The Hubbard place became as widely known and popular as a stopping place on the old state road that its owner set aside an enclosure of two acres about that was called "the big well" for a camping spot.  The "big well" was a walled spring twelve or fourteen feet in diameter and about as deep.  It was opened again in recent drouth years and again furnished water.

Incidentally, Edward S. Hubbard does not know why the overland route was called the state road.  It was one of few roads in common use then, but he does not believe that the state ever helped provide for its maintenance.


It is of interest regarding Edgar Leander Hubbard that he bought the first pair of stock scales in Harrison County from the Rev. J.H. Burrows of Cainsville Baptist Church and the congressman who appointed Gen. John J. Pershing to West Point.  Rather the deal was a trade, after a Connecticut Yankee manner.  Mr. Burrows took a quantity of bacon in return for the scales.  Little Hubbard also bought the first two-horse cultivators ever used in Harrison County, which at that time were not called cultivators, but "shang highs" Presumably this was after the tall breed of chickens named Shanghai.  The cultivators had high wheels.

Little Hubbard quit his large farm in 1867 and moved into Bethany, where he died July 21, 1910, at the age of ninety-three years, the oldest resident of the town.

Source: St. Joseph Newspress, Sunday August 22, 1937
transcribed by: Melody Beery
C.B. Hunsicker
a prominent land owner and breeder of high grade stock in Hamilton Township, has lived in Harrison County since his early boyhood when he came here with his parents early settlers of this part of the state.  Mr. Hunsicker was born in Pickway County, Ohio, November 9, 1848, the son of Joseph L. and Margaret (Hedge) Hunsicker.

Joseph L. Hunsicker was born in Perry, Ohio, May 9, 1821.  He went with his parents to Pickaway County, Ohio, and later married Margaret Hedges, born at Circleville in Pickaway County, Ohio, June 7, 1820.  They moved to Clark County, Illinois, where they lived until 1857.  On September 24th of that year moved to Harrison County and located in Marion Township, where they remained for three years and then moved to Hamilton Township.  Mr. Hunsicker retired from active farm life and moved to Eagleville.  He died at Pawnee, October 24, 1903, and his wife died June 23, 1901.  Their remains are buried in the Masonic Cemetery at Eagleville.  To their union six children were born:  Margaret, widow of Bassett T. Mallett, now living at Pawnee; C.B., the subject of the present review; James H. and Martha E., twins, now deceased; Jacob, a resident of Indianola, Iowa; and Nemona, married to W.H. Payne of Mulhull, Oklahoma.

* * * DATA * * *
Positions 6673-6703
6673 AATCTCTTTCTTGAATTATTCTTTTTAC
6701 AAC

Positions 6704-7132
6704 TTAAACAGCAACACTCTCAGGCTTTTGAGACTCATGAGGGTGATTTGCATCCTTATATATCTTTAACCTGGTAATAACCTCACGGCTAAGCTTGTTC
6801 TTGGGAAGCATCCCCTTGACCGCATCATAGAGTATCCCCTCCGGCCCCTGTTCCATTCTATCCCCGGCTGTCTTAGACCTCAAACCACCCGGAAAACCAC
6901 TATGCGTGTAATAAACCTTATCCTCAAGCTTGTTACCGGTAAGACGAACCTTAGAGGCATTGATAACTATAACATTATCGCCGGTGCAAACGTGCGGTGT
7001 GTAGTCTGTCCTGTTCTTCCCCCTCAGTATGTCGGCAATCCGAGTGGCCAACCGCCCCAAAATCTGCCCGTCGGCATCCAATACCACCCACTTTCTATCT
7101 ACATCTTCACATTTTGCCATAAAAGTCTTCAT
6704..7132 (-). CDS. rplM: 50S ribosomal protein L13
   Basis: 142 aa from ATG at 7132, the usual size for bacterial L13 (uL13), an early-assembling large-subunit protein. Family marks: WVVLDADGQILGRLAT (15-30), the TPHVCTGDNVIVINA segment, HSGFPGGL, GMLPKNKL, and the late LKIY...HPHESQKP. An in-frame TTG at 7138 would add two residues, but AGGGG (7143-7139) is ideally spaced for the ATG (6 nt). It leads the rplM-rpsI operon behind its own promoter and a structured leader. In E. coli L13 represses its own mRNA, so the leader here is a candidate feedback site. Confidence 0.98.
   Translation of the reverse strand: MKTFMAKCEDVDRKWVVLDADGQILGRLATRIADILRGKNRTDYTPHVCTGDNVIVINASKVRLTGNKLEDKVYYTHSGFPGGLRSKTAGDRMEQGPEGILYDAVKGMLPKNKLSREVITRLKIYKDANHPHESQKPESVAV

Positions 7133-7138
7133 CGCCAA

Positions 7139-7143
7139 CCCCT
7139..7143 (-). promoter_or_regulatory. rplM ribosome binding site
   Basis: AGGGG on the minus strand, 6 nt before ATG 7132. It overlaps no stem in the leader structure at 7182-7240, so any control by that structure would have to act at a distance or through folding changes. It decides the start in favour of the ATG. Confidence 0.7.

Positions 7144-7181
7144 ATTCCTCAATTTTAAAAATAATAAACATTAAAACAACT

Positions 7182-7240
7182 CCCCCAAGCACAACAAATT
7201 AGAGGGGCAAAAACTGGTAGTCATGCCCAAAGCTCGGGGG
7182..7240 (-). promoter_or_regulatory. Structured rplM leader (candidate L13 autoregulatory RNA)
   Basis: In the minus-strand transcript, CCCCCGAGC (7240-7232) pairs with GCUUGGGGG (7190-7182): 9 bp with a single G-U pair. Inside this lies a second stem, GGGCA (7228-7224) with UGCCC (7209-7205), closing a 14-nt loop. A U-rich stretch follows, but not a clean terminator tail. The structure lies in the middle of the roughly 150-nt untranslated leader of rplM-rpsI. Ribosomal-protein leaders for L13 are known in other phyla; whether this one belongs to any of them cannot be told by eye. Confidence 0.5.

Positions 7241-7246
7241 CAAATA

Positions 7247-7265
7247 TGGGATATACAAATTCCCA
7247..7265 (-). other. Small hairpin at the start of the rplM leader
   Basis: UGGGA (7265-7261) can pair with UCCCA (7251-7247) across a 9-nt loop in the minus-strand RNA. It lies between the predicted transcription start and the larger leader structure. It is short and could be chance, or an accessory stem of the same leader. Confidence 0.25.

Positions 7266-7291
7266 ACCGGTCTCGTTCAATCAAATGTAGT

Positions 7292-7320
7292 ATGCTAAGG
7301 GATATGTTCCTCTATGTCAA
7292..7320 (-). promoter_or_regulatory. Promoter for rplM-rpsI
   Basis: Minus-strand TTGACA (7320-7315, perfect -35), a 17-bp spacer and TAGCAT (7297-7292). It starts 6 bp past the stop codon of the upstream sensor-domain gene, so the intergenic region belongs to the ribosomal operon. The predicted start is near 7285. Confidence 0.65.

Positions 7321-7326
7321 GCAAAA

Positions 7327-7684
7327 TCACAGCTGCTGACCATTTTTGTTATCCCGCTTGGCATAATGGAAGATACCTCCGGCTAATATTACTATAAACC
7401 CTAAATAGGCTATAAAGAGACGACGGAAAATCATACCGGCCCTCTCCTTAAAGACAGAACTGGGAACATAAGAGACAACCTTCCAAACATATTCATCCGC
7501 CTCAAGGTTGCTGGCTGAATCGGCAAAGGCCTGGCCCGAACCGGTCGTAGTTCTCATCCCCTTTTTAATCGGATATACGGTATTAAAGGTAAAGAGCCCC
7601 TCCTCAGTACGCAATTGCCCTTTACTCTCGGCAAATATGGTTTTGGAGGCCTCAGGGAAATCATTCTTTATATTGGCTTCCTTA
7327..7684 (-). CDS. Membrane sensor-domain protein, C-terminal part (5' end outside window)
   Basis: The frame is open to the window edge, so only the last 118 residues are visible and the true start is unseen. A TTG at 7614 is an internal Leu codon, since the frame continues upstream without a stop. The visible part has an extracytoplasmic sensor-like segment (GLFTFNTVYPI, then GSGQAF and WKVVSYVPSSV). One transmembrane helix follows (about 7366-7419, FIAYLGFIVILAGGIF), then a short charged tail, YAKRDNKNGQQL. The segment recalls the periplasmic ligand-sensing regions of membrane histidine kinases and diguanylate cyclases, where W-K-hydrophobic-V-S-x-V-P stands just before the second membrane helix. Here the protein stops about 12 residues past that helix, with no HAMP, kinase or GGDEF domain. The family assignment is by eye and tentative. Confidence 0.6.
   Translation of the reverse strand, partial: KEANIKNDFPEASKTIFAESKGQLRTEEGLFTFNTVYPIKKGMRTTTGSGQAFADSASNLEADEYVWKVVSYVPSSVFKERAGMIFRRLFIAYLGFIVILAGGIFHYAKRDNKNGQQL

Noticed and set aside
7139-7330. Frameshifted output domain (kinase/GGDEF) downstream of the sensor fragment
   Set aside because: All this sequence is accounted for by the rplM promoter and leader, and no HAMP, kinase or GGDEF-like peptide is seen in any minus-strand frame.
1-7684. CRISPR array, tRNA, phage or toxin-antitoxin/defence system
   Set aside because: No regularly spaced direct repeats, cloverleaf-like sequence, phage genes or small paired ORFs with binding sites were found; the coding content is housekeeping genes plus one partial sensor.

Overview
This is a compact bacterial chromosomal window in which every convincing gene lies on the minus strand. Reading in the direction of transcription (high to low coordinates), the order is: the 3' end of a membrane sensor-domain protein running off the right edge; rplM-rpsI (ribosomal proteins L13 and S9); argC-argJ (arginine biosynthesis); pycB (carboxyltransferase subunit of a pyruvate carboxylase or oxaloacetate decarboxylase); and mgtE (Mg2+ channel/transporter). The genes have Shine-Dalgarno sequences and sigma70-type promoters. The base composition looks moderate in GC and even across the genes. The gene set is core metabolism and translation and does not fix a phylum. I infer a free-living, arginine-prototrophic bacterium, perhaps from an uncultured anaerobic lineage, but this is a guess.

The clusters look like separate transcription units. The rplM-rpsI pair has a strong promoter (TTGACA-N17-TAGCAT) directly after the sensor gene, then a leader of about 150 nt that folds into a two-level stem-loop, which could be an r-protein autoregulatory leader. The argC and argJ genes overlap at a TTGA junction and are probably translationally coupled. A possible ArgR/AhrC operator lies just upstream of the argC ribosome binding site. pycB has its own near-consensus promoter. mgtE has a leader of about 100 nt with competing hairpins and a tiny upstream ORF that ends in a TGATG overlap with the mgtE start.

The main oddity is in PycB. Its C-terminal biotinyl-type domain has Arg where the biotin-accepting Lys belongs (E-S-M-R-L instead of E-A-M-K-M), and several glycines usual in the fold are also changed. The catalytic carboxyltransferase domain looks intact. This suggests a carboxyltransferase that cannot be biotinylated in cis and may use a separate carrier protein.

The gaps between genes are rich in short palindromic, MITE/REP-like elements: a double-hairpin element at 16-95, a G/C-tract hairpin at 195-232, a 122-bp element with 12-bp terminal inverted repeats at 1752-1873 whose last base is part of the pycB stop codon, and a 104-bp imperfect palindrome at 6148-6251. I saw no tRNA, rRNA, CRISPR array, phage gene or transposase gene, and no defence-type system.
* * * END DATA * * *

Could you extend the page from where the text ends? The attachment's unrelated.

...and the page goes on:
C.B. Hunsicker was a lad of ten years when his parents came to Missouri.  He has always known farm life.  He bought his first land, a tract of eighty acres in 1873.  This piece of land formed the nucleus of his present large holdings.  He added to the original farm as he could and now owns 1,000 acres of land in Hamilton Township and 325 acres in Hale County, Texas, and also owns 1,000 acres of land in old Mexico,.  He has given 600 acres to his children.  Mr. Hunsicker has made extensive improvements on all of his land, enhancing its value.

Mr. Hunsicker's main interest, however, has been in the breeding of stock in which he has achieved marked success.  He handles Shorthorn cattle, Percheron horses, Poland China hogs, and Mammoth jacks and jennies.  He started this line of business when he was young man.  At that time he began to buy live stock all over Harrison County; he often drove horses and mules to Omaha, and mules to St. Joseph.   Mr. Hunsicker keeps a horse saddled at all hours and has probably sat in the saddle as much as any man in the county.  He has owned at various times several good saddle horses, the last one, a bay, named Dan Patch, has been in Mr. Hunsickers possession for five years.

C.B. Hunsicker was married on December 24th, 1875, to Jemima Loy, born in Iowa, and to this union three children were born:  George L. living in Hamilton Township; Gracia M., married to Oliver Ballew, a sketch of whose life appears in this volume; and Eva Belle, wife of A.R. Brill of Hamilton Township.  Mrs. Hunsicker died in May, 1911, and Mr Hunsicker was married the second time on November 15, 1917, to Mrs. Mary Pierson, an estimable lady and a member of a prominent pioneer family of Harrison County.